To Cai King nothing epitomizes the change of seasons better than the perfume of orange blossoms in the Spring.
My daily commute takes me past miles of orange groves where I am privy to the ebb and flow of Mother Nature’s wardrobe changes, and where, for a few short weeks in April I am surrounded by the narcotic perfume of her orange blossoms. The smell of heaven! So I must admit I get a bit peevish when people say California lacks seasons. When what they really mean to say is we don’t look like the Walmart calendar photos of Fall or Winter. You know which ones I’m referring to: the quaint covered bridge in a blaze of autumnal glory or the cheeky cardinal dining alfresco (more like alfreeze-o) on the last of some crimson berries against a backdrop of a shimmering snowdrift. And while areas in California actually do have displays of traditional autumn & winter colors I am so thankful we are not constricted by these conventions. I once heard a Mexican-American author describe being baffled by the snowy scenes in the Christmas picture books her teacher read. For her, Christmas brought the bright orange and the glossy green colors of the citrus harvest. So can a season, feeling, or memory be defined by only one color palette?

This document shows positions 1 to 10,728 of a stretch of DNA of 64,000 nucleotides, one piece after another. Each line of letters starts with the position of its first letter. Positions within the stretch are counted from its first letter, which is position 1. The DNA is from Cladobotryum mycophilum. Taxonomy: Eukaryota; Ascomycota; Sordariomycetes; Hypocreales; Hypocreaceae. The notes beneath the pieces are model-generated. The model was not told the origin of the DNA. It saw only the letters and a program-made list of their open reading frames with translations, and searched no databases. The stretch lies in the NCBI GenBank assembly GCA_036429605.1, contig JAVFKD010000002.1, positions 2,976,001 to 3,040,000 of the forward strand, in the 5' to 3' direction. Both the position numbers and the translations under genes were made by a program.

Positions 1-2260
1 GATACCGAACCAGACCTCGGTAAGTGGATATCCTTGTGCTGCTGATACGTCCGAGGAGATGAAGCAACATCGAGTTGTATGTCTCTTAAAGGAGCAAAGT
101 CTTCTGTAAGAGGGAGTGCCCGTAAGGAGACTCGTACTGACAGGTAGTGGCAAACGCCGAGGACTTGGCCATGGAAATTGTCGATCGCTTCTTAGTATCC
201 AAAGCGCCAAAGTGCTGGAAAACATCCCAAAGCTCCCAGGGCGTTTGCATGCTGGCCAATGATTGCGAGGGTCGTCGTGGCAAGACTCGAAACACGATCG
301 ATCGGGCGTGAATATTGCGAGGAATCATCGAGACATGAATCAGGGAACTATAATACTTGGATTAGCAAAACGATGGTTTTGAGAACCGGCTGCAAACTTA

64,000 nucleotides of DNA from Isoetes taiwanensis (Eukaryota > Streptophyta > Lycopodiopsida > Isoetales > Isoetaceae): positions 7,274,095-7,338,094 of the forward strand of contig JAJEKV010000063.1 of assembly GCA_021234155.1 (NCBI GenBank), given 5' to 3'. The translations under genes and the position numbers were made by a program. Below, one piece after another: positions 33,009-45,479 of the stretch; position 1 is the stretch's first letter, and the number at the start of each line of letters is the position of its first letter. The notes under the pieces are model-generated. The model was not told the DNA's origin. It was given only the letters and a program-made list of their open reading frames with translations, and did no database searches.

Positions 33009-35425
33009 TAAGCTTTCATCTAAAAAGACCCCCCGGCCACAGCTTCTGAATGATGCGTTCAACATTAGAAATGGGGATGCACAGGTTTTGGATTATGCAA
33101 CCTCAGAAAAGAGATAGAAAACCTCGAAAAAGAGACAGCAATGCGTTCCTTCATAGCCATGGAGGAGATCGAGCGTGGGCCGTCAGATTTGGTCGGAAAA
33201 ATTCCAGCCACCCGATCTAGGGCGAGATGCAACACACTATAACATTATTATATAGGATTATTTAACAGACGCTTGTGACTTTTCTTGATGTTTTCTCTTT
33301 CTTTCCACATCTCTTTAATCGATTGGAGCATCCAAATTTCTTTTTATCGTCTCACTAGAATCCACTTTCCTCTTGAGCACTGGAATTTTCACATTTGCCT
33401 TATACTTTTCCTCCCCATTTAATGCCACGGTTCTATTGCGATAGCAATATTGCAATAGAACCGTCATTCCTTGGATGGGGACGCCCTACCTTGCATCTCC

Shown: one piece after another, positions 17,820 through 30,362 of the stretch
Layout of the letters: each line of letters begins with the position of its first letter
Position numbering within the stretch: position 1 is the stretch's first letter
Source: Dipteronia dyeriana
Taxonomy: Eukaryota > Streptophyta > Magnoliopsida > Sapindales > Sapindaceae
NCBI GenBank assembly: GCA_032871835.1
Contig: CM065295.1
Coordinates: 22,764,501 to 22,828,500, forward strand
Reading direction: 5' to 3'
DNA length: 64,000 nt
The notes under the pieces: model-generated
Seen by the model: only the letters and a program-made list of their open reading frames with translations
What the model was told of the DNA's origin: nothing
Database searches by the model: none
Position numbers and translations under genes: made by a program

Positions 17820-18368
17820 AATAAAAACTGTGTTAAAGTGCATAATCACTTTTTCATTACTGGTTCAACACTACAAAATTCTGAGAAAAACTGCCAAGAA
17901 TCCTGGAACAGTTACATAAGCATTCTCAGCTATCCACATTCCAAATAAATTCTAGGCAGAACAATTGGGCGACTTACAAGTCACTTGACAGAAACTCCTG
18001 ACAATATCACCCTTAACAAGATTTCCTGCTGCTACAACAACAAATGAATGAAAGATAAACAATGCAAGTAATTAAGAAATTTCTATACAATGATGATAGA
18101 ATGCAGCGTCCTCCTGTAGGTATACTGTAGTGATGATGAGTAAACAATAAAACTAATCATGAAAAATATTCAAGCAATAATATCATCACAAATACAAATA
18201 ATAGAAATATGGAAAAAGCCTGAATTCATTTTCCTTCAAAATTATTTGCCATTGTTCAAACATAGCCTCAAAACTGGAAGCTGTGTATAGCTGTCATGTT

For me, orange groves bring back memories of living in Fontana when I was a young girl. Fontana, the home of Kaiser Steel, is where my younger sister was born at Kaiser Hospital. My parents bought a new house on Granada Ave that was separated from an orange grove by a eucalyptus wind break. What fun we had climbing in the eucalyptus trees and playing in the orange grove. We used to get in trouble all the time when the citrus farmer would come and talk to my Dad about how we had to stay out of his grove. It was too irresistible for us–in winter when the smudge pots were used to keep the oranges from freezing they provided us with warmth and when the fields were being irrigated in other seasons, we could build dams and find hours of entertainment.